Lackner said the scenario training covers all levels of force and should reveal if “officers are capable and willing to use deadly force to protect themselves or someone else.”

“There is a misconception because of media and entertainment that we shoot guns out of people’s hands,” he added. “That is inaccurate.”

Fatal shootings by police in Allegheny County are uncommon. In February, a Pittsburgh police officer fatally shot 39-year-old Mark Daniels during a routine patrol, which the Allegheny County district attorney ruled justified. Daniels’ family rejected officials’ assertion that he shot at officers first and filed a lawsuit against the city this summer. The city and police department are also being sued by Brenda Richmond, whose husband Christopher M. Thompkins was fatally shot by Pittsburgh police as he fired at a home intruder last year.

Use of force in general trended down between 2010 and 2015, according to a report spearheaded by former Chief Cameron McLay, but black men and women were disproportionately affected.

Over the past several years, Pittsburgh’s department has made efforts to ensure “lethal force is only used when it’s necessary,” said Elizabeth Pittinger, executive director of the city’s independent Citizen Police Review Board. “When it’s the last resort.”

Lackner said Pittsburgh uses two primary tools in regards to less lethal force: Tasers and bean bag rounds. He added that officers are “continuously improving our communication skills.”

“Good communication at the beginning of an encounter can lead to reduced use of force,” he said.

It’s unclear how many smaller departments in Allegheny County have official policies regarding use of force. The East Pittsburgh Police Department did not when Rosfeld fatally shot Rose, according to District Attorney Stephen Zappala.

“In response to questions by major crime investigators when they first came on the scene in East Pittsburgh, they said, ‘How do you handle these situations? What are your policies?’ And they said, ‘We don’t have policies.’ That’s a very dangerous situation,” Zappala told reporters in June.

A ‘tactical and sympathetic’ approach

Indiana University of Pennsylvania’s police academy, located about an hour east of Pittsburgh, already has a simulation room where cadets must decide whether or not to use lethal force, Director Dennis Marsili said.

Like Pittsburgh’s academy, IUP’s — which accepts applicants from across the state — puts an emphasis on non-lethal options and avoiding higher levels of force altogether. That includes MPOETC’s procedural justice training, which involves “understanding how to approach individuals in a more tactical and sympathetic way,” Marsili said. He added that when an officer uses a “neutral tone of voice,” they “get more compliance.”

The procedural justice training used statewide is based on ones developed in Philadelphia and Pittsburgh. Lackner said there are a handful of components to that the training, including an implicit bias program. Cadets also explore how the department’s tactics increase or decrease the community’s view that an officer’s authority and actions are legitimate.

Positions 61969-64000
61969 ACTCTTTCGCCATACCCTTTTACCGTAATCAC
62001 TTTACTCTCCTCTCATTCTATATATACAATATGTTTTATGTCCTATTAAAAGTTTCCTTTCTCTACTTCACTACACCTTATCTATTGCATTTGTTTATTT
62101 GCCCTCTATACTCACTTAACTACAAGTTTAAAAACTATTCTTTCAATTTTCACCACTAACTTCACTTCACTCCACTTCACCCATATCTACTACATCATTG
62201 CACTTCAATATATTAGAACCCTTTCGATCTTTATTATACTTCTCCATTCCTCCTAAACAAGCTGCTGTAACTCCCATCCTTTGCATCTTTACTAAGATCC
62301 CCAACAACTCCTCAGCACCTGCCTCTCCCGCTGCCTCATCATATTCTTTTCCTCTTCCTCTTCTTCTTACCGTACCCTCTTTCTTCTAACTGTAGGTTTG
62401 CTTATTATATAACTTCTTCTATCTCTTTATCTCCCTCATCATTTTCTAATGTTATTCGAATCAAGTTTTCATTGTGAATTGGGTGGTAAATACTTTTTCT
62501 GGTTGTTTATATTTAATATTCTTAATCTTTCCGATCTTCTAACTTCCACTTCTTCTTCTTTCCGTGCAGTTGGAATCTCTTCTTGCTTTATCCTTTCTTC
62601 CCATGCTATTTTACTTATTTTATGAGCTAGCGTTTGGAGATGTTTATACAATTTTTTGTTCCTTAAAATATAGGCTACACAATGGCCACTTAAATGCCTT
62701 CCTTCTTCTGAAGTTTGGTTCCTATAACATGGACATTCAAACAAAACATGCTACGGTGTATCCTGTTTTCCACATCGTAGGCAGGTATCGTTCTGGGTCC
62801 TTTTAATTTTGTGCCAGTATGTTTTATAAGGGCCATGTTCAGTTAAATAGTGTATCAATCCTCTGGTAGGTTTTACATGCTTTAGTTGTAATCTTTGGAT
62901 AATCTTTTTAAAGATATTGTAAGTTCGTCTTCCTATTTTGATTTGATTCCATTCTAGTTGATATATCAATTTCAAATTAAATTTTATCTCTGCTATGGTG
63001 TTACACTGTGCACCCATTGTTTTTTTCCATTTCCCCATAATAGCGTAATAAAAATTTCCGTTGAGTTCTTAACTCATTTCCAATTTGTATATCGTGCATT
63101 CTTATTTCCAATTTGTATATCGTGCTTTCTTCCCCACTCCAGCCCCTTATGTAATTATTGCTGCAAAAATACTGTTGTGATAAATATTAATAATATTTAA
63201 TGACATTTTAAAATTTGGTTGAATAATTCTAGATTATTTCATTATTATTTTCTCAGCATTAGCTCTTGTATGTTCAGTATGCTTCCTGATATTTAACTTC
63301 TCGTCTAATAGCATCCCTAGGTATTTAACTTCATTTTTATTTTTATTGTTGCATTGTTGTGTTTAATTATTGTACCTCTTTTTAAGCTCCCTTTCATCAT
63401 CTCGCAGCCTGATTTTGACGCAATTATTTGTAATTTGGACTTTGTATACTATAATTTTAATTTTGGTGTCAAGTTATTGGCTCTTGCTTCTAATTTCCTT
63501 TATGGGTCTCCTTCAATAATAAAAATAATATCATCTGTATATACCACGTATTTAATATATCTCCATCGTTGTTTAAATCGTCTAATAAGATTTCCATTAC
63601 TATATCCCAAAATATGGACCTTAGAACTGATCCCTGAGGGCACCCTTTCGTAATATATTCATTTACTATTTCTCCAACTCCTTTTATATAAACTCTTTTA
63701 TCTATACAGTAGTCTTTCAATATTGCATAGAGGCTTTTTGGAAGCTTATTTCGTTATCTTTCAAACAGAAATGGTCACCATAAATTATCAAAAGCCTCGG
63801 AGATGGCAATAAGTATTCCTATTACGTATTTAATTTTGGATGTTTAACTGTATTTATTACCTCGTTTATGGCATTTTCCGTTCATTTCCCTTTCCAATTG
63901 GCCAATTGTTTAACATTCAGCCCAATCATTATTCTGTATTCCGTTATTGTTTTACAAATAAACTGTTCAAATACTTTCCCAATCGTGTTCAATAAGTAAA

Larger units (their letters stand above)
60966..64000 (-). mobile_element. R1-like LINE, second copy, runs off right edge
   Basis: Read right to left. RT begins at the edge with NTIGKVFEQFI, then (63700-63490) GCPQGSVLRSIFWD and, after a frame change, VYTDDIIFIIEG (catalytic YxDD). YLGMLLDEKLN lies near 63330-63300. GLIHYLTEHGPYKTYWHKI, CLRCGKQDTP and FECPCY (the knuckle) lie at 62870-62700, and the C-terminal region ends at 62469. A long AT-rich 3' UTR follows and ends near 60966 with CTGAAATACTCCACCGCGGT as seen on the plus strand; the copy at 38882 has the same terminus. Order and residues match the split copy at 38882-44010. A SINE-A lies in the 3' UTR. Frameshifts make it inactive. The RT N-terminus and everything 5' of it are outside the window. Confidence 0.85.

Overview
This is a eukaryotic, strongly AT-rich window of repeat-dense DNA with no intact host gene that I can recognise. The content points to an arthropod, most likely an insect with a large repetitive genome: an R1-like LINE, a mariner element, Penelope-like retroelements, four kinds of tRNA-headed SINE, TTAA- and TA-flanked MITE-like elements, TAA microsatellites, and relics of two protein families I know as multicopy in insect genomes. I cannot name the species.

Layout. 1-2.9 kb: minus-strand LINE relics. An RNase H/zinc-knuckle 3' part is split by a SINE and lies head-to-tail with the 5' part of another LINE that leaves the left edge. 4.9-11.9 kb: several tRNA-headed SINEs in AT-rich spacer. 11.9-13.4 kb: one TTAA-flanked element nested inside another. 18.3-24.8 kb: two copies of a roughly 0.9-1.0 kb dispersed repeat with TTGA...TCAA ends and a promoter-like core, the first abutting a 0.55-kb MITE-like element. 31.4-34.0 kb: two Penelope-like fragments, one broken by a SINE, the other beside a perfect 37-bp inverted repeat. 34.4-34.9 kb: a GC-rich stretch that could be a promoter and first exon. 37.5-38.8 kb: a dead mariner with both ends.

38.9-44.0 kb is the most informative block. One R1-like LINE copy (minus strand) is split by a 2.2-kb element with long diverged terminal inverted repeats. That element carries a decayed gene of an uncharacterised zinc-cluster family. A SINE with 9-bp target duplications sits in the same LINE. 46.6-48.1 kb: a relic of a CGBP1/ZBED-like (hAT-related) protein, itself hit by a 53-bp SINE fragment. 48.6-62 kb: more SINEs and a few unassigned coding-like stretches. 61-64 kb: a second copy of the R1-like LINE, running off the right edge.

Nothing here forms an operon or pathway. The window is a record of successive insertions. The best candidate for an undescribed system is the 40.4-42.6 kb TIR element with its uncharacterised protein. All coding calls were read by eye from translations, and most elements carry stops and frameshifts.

In addition to mandatory courses, IUP offers training on a de-escalation technique called “verbal judo,” which emphasizes professionalism and conversation in order to elicit voluntary compliance.

“It’s critical for our cadets these days to verbalize instead of jump into a physical situation,” said Marsilli, who was a New Kensington officer for more than 20 years. “I used it quite extensively. I can’t measure how many times it avoided a use of force situation.”

Beyond the minimum

Following Rose’s death, Zappala expressed concern about the level of training some municipal officers receive.

“Most of the guys that are in these small towns, they train to minimum standards,” he said in June.

Taser certification is not mandatory for cadets at IUP, Marsili said, but is offered as it gives future officers a non-lethal tactic and makes them more marketable to departments.

After their initial certification, municipal police officers are required by state law to take 12 hours of continuing education courses each year, including a mandatory legal update. Taser training is offered as an optional course, but some departments like Pittsburgh’s take the extra step to make it mandatory each year. Per the bureau’s “Use of Force” policy, officers must be re-certified in Taser use yearly and in other non-lethal practices like pepper spray deployment every other year.

“We don’t believe in the minimums,” Lackner said. “We believe in the best program possible.”

Pittinger noted that there’s “nothing that precludes a municipal police department from exceeding the standards” set by MPOETC. She put the onus on elected officials in these areas to hold their departments to a higher standard.

“If you want to be treated as professionals,” she said of law enforcement, “then conduct yourselves that way.”